Pro-anorexia and pro-bulimia websites are predominantly designed and used by young women in their teens. The sites combine personal stories, poetry, bulletin boards, and tips dedicated to sharing experiences around anorexia and bulimia. And while the websites do provide support, the nature of the support revolves around enabling it’s users to remain eating disordered.
Pro-anorexia and pro-bulimia sites are dedicated to helping their users become “better” bulimics and anorexics. The girls post messages back and forth about how best to cheat the scale, how to survive on diet coke and 300 calories a day, and how to hide excessive exercise from friends and family. Members are encouraged to take part in dieting/restriction competitions, to post what they ate, and how much on a daily basis, or to share their poetry about Ana and Mia , (shorthand for anorexia and bulimia).
But calling anorexia Ana goes beyond giving a nickname to an eating disorder. To many of the girls Ana isn’t just shorthand, but a personification of perfection.
Artwork of Ana and Mia is drawn as if they were real women. Usually, Ana is rendered as a waifish girl with a fragile, childlike beauty. While Mia is often depicted as a little bolder, a little edgier, like a female action hero, or a “Goth” princess. Drawings of Ana and Mia are symbolic of what the artists would like to be. Of what they aspire to. On the sites, this often referred to as “thinspiration.”
Mainstream media has mostly reported on the extreme aspects of the sites. And what often gets lost in the hunt for a juicy headline is that, as far as the girls who frequent the websites are concerned, the other members are like family, and the website is a form of support.
Who is the audience for a Pro-Anorexia Website?
The majority of the girls describe themselves as teenagers, average in weight, tentatively toying with restrictive behaviors. Mostly, they come to the websites seeking understanding and community. A place where they can express themselves, without having to censor their emotions or experiences.
And to their credit, the members genuinely try to support one another. They rally around anyone sharing an instance of abuse, and they provide a shoulder for other girls who feel depressed and suicidal.
Their hearts are in the right place, mostly, it’s just that their message and the support they offer one another is distorted by their eating disorders.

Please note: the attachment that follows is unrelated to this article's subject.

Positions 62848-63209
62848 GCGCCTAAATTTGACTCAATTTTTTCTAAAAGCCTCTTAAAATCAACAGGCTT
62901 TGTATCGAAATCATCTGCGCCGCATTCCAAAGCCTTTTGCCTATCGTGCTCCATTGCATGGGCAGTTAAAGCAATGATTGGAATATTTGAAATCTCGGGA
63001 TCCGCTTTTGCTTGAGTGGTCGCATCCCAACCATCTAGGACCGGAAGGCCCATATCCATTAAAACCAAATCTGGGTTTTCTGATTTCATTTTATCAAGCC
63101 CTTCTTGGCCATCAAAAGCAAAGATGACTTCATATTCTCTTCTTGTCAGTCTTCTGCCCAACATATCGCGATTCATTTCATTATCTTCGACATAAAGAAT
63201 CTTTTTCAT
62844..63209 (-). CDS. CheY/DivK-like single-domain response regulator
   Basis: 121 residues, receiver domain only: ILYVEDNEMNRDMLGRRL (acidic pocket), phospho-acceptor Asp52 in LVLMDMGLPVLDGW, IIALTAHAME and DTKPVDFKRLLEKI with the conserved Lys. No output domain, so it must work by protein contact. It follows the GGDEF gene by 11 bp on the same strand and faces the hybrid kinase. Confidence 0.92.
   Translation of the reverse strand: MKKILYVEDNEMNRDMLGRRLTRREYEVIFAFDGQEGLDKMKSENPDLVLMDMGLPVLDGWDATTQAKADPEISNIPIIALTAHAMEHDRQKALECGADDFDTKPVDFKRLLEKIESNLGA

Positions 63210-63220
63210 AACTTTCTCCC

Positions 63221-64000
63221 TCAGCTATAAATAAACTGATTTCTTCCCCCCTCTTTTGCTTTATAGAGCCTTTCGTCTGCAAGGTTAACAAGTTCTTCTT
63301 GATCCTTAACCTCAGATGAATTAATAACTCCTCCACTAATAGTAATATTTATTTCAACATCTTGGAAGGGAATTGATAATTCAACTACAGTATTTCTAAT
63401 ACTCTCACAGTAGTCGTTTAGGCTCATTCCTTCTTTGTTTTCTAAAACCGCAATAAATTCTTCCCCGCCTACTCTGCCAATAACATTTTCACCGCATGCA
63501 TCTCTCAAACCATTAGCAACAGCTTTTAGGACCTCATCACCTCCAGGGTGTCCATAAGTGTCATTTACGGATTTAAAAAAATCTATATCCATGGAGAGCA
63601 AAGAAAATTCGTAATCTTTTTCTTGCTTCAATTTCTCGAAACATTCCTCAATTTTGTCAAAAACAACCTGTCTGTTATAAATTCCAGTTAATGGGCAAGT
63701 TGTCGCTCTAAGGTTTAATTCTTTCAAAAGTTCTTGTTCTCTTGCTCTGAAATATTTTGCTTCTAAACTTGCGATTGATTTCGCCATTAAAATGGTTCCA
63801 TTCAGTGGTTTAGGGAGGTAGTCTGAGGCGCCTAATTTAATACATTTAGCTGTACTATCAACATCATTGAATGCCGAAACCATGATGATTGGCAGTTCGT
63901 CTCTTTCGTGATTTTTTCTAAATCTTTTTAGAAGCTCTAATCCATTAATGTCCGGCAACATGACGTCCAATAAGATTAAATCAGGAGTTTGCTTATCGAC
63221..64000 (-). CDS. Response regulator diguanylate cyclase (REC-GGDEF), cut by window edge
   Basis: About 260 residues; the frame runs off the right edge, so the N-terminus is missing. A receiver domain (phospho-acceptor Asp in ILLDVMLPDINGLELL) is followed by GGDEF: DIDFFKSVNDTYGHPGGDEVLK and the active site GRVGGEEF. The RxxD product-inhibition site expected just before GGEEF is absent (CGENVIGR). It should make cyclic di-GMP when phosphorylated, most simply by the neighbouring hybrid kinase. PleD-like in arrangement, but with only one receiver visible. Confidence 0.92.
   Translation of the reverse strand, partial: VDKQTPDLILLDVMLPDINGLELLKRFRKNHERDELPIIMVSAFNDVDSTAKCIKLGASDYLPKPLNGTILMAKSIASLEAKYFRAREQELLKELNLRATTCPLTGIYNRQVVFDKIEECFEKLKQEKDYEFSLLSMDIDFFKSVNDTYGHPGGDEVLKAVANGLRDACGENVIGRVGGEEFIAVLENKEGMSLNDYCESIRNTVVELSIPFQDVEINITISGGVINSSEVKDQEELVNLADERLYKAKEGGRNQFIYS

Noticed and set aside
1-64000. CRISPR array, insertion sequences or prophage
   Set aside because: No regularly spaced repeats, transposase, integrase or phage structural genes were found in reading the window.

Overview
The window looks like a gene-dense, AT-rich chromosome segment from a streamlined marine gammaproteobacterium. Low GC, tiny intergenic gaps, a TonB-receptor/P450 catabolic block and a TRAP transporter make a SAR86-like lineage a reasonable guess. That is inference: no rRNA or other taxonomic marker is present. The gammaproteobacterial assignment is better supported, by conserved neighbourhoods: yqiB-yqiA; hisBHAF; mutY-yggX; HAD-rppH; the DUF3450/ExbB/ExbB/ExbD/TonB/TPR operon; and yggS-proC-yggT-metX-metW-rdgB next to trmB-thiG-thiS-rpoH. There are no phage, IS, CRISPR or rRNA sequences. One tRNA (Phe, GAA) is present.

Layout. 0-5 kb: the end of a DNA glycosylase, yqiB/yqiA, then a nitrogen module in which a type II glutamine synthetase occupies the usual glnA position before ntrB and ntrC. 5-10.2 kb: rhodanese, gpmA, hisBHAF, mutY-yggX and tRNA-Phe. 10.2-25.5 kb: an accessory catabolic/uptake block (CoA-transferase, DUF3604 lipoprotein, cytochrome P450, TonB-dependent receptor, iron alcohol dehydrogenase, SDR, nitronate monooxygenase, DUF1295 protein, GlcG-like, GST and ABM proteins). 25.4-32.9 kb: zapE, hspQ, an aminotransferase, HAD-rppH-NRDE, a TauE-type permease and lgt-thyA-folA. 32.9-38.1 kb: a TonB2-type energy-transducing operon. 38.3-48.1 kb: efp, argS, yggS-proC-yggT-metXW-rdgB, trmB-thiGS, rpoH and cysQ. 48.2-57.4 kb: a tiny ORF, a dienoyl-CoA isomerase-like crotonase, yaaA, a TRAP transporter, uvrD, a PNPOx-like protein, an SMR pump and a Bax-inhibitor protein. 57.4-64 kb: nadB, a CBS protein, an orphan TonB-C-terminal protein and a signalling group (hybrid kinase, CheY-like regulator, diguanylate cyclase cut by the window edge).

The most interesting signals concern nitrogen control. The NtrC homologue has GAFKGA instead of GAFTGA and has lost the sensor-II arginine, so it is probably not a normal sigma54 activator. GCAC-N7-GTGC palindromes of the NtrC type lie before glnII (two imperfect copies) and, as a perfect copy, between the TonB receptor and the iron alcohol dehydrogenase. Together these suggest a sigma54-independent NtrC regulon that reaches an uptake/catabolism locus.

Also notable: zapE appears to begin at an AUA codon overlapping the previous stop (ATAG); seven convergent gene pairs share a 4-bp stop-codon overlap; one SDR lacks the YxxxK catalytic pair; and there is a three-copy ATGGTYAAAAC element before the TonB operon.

And while there definitely are extreme and destructive tips on these sites, most of the tips and tricks for weight loss are, ironically enough, straight out of many of the fashion and lifestyle magazines that report on pro-anorexia and pro-bulimia sites.
Should we shut these sites down?
Ever since the websites first started cropping up, there’s been debate amongst eating disorder treatment professionals about what should be done.
Many people believe that shutting the sites down is the only answer to solving the problem and ensuring these dangerous messages don’t make their way into our homes.
But, aside from freedom of speech arguments, others contend that, in the bigger picture, shutting the sites down is only a short-term solution, at best. Young women will continue to engage in eating disordered behavior and recruit one another into what they see as a “lifestyle”, not an eating disorder.
Normalizing Eating Disorders
The bigger problem is how accustomed our culture has become to eating disordered behavior. It is more “normal” to be obsessed with weight and food, than not. More people diet than not. More people hate their bodies than not.
With all this emphasis on completely unrealistic expectations for women, and the insane measures society approves of to meet them, it’s not surprising that teen girls would see eating disordered behavior as normal, or necessary, and congregate to talk about it on the internet.
The reality is, the sites are just a more technologically enhanced version of how women have bonded over the decades by discussing their body size and shape. As the diet mentality has become more pervasive, women have created their own emotional language that bonds them to one another in a united front against their fat. Fat talk, (I hate my stomach it’s so fat, Do I look fat in this?), is passed from woman to woman, mother to daughter, and now girls chat about it over the internet.
Banning pro-anorexia and bulimia sites might make us feel a little better, but they’re not solving the problem, and they’re not making the information on how to be anorexic or bulimic inaccessible-all any teen has to do is open up a magazine or watch television to figure it out.
The best way to combat these sites is to reject the culture that spawns them. “Take the emphasis off food and weight in conversations with your teen. Compliment her on her accomplishments, encourage her in sports and other hobbies that make her feel good, and question unrealistic, unattainable images of beauty,” says Brooke Finnigan of The CEDRIC Centre.
By normalizing normal bodies and healthy appetites, we make it permissible for girls to be who they are. “And that is a beautiful thing,” says Finnigan.